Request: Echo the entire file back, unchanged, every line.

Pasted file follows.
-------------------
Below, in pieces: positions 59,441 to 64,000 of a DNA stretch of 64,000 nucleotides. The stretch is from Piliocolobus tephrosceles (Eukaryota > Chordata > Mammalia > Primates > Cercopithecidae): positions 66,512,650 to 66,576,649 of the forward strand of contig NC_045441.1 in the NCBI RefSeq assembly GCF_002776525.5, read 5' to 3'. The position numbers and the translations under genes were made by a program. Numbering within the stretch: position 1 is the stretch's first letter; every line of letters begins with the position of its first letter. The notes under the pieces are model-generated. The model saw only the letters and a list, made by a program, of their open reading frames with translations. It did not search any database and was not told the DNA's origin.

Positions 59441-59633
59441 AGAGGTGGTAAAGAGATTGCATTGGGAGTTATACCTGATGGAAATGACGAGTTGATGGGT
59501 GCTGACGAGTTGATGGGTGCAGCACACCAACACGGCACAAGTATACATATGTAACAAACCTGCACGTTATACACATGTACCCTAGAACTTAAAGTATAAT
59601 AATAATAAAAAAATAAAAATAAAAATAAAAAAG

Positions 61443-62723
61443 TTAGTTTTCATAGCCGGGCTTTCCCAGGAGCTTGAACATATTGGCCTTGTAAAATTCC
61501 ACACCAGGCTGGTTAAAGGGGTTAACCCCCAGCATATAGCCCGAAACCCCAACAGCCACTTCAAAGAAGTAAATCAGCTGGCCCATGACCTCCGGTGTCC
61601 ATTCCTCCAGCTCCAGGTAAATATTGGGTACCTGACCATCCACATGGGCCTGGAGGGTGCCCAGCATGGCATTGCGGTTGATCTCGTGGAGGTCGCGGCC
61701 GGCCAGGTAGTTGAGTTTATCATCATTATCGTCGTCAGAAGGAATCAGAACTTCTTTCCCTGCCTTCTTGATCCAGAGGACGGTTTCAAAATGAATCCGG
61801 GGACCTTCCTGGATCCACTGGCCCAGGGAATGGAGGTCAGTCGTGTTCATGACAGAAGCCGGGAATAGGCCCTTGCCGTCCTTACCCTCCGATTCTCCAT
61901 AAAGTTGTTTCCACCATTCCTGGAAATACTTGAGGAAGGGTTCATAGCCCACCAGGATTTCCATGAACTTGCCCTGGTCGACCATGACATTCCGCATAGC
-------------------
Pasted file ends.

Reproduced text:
Below, in pieces: positions 59,441 to 64,000 of a DNA stretch of 64,000 nucleotides. The stretch is from Piliocolobus tephrosceles (Eukaryota > Chordata > Mammalia > Primates > Cercopithecidae): positions 66,512,650 to 66,576,649 of the forward strand of contig NC_045441.1 in the NCBI RefSeq assembly GCF_002776525.5, read 5' to 3'. The position numbers and the translations under genes were made by a program. Numbering within the stretch: position 1 is the stretch's first letter; every line of letters begins with the position of its first letter. The notes under the pieces are model-generated. The model saw only the letters and a list, made by a program, of their open reading frames with translations. It did not search any database and was not told the DNA's origin.

Positions 59441-59633
59441 AGAGGTGGTAAAGAGATTGCATTGGGAGTTATACCTGATGGAAATGACGAGTTGATGGGT
59501 GCTGACGAGTTGATGGGTGCAGCACACCAACACGGCACAAGTATACATATGTAACAAACCTGCACGTTATACACATGTACCCTAGAACTTAAAGTATAAT
59601 AATAATAAAAAAATAAAAATAAAAATAAAAAAG

Positions 61443-62723
61443 TTAGTTTTCATAGCCGGGCTTTCCCAGGAGCTTGAACATATTGGCCTTGTAAAATTCC
61501 ACACCAGGCTGGTTAAAGGGGTTAACCCCCAGCATATAGCCCGAAACCCCAACAGCCACTTCAAAGAAGTAAATCAGCTGGCCCATGACCTCCGGTGTCC
61601 ATTCCTCCAGCTCCAGGTAAATATTGGGTACCTGACCATCCACATGGGCCTGGAGGGTGCCCAGCATGGCATTGCGGTTGATCTCGTGGAGGTCGCGGCC
61701 GGCCAGGTAGTTGAGTTTATCATCATTATCGTCGTCAGAAGGAATCAGAACTTCTTTCCCTGCCTTCTTGATCCAGAGGACGGTTTCAAAATGAATCCGG
61801 GGACCTTCCTGGATCCACTGGCCCAGGGAATGGAGGTCAGTCGTGTTCATGACAGAAGCCGGGAATAGGCCCTTGCCGTCCTTACCCTCCGATTCTCCAT
61901 AAAGTTGTTTCCACCATTCCTGGAAATACTTGAGGAAGGGTTCATAGCCCACCAGGATTTCCATGAACTTGCCCTGGTCGACCATGACATTCCGCATAGC